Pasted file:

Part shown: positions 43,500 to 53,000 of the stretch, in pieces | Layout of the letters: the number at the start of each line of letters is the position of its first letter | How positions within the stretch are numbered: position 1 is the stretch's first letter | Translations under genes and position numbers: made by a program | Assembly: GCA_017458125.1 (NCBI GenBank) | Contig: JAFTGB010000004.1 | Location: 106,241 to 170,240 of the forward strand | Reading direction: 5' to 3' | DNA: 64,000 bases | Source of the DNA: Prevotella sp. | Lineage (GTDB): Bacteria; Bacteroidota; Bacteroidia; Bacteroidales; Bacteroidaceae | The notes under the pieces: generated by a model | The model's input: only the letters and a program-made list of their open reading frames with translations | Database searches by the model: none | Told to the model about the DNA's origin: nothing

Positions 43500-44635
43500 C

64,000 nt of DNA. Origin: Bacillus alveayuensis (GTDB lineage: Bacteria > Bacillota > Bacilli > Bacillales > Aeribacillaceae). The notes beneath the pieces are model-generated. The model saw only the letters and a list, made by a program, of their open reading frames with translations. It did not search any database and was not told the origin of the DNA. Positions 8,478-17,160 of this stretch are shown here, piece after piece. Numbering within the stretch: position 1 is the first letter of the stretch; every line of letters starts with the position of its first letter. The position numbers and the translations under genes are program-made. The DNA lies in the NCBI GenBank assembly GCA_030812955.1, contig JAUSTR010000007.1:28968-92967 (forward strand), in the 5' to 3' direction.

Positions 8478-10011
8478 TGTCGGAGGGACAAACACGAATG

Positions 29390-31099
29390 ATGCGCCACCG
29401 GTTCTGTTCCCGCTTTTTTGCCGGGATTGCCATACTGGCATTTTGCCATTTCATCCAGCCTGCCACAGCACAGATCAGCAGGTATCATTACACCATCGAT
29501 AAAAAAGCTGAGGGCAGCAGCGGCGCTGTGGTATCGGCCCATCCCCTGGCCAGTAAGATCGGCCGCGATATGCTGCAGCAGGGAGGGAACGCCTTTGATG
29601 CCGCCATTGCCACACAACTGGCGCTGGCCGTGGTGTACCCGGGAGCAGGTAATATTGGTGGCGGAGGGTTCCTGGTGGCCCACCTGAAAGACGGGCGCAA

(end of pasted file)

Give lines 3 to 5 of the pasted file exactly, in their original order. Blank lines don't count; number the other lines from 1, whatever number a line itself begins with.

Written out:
43500 C

64,000 nt of DNA. Origin: Bacillus alveayuensis (GTDB lineage: Bacteria > Bacillota > Bacilli > Bacillales > Aeribacillaceae). The notes beneath the pieces are model-generated. The model saw only the letters and a list, made by a program, of their open reading frames with translations. It did not search any database and was not told the origin of the DNA. Positions 8,478-17,160 of this stretch are shown here, piece after piece. Numbering within the stretch: position 1 is the first letter of the stretch; every line of letters starts with the position of its first letter. The position numbers and the translations under genes are program-made. The DNA lies in the NCBI GenBank assembly GCA_030812955.1, contig JAUSTR010000007.1:28968-92967 (forward strand), in the 5' to 3' direction.

Positions 8478-10011